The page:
Public museums represent a virtually untapped resource for increasing scientific literacy. They are a perfect venue for inspiring awe and wonder about science, nature, and culture and can complement our formal educational system.  NMNH is transforming the public’s connection to science by creating opportunities for young people to participate in and experience the wonders of scientific discovery that go on behind the scenes every day.  At the heart of our efforts it the Q?rius Initiative which is focused around a 10,000 sq. ft., evolving learning laboratory for experimental and innovative methodologies in the Museum and beyond.  Teens and pre-teens can participate in activities rooted in real-world research, examine 6,000 authentic objects (digital and real), interact with scientists, and experiment with field techniques and laboratory technology; it turns the museum inside out and demystifies the behind-the-scenes work.  Q?rius follows an “agile development” model, so that offerings are refined based on real input from our key audiences.  Q?rius relies on interactive, web-based technologies to connect onsite and online experiences, expand access, and personalize the content. Its digital field books, digital collections browser, badge system, and distance-learning tool are the building blocks of an infrastructure to test and improve innovative methodologies that engage learners of all ages wherever they are.  Contact: Shari Werb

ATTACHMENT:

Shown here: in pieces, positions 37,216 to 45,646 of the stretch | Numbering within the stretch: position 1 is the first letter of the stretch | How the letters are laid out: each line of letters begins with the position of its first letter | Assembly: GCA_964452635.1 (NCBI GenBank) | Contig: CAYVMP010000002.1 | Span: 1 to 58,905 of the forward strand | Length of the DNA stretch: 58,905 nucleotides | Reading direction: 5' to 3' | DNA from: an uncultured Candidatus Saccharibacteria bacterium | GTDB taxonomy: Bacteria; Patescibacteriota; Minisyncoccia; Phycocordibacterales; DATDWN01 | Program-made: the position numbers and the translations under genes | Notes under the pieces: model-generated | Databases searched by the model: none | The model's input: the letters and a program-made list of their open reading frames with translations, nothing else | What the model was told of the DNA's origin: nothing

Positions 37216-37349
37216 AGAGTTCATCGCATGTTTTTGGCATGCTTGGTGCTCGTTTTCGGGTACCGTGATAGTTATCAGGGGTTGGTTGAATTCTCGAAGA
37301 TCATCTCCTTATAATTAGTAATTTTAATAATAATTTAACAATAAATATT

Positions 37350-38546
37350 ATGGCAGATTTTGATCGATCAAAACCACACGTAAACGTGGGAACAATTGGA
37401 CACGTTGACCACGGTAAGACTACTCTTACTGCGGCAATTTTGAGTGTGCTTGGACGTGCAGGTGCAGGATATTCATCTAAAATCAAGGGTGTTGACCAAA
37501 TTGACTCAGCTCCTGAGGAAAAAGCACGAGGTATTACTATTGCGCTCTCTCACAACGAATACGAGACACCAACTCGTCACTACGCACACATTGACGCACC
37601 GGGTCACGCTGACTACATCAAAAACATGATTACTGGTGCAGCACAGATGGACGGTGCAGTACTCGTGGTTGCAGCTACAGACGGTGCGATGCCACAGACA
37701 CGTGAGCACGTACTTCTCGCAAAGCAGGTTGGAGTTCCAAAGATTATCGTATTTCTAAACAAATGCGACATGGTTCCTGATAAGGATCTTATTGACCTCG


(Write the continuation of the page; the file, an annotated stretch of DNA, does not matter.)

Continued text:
Recovering Voices Initiative
Sustaining Linguistic Diversity and Traditional Knowledge
It is estimated that at least half of the world’s 7,000 languages will cease to be spoken by the end of this century. The silencing of the world’s languages —and the associated loss of traditional knowledge—is universally regarded as one of the 21st century’s key global societal challenges. The Museum hosts the National Anthropological Archives and the Human Studies Film Archives and holds vast ethnological and natural history collections from many parts of the world. These resources support the documentation of many of the world’s dormant and endangered languages and assist global efforts to sustain linguistic and knowledge diversity. In collaboration with other units of the Smithsonian and external partners, Recovering Voices is especially interested in collaborating in community-based efforts to document, preserve, and revitalize language and knowledge. Contact: Gabriela Perez-Baez